State reimbursement may come for school

March 18, 1994|By Amy L. Miller | Amy L. Miller,Sun Staff Writer

State officials might reimburse Carroll County for more than $2.5 million spent to build Piney Ridge Elementary, county public school Superintendent R. Edward Shilling told the commissioners yesterday.

County officials have been trying for three years to get state reimbursement for the elementary school, which opened in 1991. Most schools are built using 65 percent state money and 35 percent county money, but Piney Ridge was built entirely with county money.

"I think there is a real possibility we might get reimbursed for Piney Ridge Elementary," Mr. Shilling said during the public school capital budget hearing with the commissioners for fiscal 1995. The fiscal year begins July 1.

"It's not a done deal," he said. "But I think it's more than just talk."

Mr. Shilling and Vernon F. Smith, county director of school support services, said they believed that pressure from the Carroll County General Assembly delegation helped bring the project to the forefront.

In a separate interview, Yale Stenzler, executive director for Maryland's Interagency Committee on School Construction, confirmed that the Sykesville-area elementary school is on the statewide list of completed projects that may be reimbursed.

"There are $15.9 million worth of previously approved projects, including Piney Ridge, which might be considered if additional pay-as-you-go money is placed in the budget," Dr. Stenzler said.

Currently, $5 million has been placed in the state budget for reimbursement, he said. State bonds cannot be sold to pay for previously approved projects and money must come out of the (( operating budget, Dr. Stenzler said.

"The decision will not be made until the governor and the legislature agree on the funding level for fiscal year 1995," he said. "That won't occur until the first week of April."

Mr. Shilling and Mr. Smith also said the delegation -- particularly Del. Richard N. Dixon and Sens. Charles H. Smelser and Larry E. Haines -- has also helped push the Oklahoma Road Middle School project in Sykesville and renovations for Taneytown Elementary and Elmer Wolfe Elementary in Union Bridge.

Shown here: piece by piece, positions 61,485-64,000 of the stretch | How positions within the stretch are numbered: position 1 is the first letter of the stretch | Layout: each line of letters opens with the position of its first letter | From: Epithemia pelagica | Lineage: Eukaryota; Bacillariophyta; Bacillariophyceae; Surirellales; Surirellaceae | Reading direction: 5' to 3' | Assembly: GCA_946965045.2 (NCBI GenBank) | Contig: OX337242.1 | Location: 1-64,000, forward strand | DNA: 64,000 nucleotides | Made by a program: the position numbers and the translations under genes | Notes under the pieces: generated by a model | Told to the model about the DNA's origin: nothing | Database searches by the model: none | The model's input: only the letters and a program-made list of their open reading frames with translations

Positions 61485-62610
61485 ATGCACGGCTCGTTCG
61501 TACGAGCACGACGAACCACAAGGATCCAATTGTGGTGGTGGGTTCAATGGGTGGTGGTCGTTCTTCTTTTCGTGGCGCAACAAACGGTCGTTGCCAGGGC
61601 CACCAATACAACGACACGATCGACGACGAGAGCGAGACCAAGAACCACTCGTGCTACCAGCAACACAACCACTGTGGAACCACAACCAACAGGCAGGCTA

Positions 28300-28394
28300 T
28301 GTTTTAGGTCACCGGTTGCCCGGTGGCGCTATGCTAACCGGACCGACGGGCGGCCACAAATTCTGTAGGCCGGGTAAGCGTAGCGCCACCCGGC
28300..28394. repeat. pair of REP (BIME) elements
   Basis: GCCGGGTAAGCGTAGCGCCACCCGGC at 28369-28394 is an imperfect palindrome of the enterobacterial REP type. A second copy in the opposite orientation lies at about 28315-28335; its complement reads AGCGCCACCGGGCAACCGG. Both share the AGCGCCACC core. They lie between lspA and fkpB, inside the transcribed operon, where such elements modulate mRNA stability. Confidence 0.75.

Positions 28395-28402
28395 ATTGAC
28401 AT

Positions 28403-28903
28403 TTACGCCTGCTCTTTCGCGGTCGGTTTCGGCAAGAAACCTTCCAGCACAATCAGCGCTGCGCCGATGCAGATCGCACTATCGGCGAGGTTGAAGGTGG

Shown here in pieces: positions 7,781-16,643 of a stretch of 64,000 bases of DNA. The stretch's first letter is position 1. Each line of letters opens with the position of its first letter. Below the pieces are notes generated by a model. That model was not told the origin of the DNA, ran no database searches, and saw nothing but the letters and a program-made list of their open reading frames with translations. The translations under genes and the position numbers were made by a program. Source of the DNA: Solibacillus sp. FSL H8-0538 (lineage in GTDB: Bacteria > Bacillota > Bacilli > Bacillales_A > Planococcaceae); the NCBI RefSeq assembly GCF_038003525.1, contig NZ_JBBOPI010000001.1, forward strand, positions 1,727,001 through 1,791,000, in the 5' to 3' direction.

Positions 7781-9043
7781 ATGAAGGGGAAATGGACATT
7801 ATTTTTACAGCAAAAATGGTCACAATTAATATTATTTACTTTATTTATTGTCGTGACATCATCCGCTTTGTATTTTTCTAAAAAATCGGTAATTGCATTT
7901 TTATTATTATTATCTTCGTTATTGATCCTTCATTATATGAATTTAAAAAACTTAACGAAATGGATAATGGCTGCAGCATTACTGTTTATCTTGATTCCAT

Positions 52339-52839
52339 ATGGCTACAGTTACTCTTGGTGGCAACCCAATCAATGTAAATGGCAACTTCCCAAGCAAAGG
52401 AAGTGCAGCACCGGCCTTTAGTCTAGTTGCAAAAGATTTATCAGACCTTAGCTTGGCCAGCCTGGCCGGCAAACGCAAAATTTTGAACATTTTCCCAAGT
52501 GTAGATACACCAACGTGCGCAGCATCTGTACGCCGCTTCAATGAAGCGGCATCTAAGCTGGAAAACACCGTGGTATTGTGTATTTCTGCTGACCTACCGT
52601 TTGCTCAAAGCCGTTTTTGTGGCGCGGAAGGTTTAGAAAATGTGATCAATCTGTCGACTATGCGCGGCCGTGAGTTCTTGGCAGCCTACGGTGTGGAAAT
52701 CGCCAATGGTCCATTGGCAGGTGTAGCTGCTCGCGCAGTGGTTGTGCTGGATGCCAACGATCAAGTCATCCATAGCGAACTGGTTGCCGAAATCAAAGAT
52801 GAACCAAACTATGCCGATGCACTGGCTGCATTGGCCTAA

"They are trying to keep focus on where our three priorities are," Mr. Shilling said. "We consider this our problem as much as yours. We feel it is critical that the state pick up their piece of the action."

For Taneytown, the school system is requesting about $2.8 million from the state and about $3.1 million from the county. State officials are expected to approve about $1.9 million and the county budget office has recommended about $2.9 million.

The budget office is recommending the school system request of about $4.6 for Oklahoma Road. School officials are requesting forward funding if the state does not approve about $6.3 million for the school.

County budget officials have recommended $200,000 of the $250,000 request for design and engineering with the Elmer Wolfe project. Mr. Shilling said yesterday that state officials have requested additional information on the renovations, which have been deferred.

Among other requests, school officials asked the commissioners for $37,600 to complement $65,000 in state money to renovate and upgrade high school science classrooms. County budget officials concurred with this request.

School officials also asked for $750,000 in design money for a new Westminster-area high school, $275,000 in design money for additions and renovations to Francis Scott Key High, and $275,000 for a southwest area elementary school.

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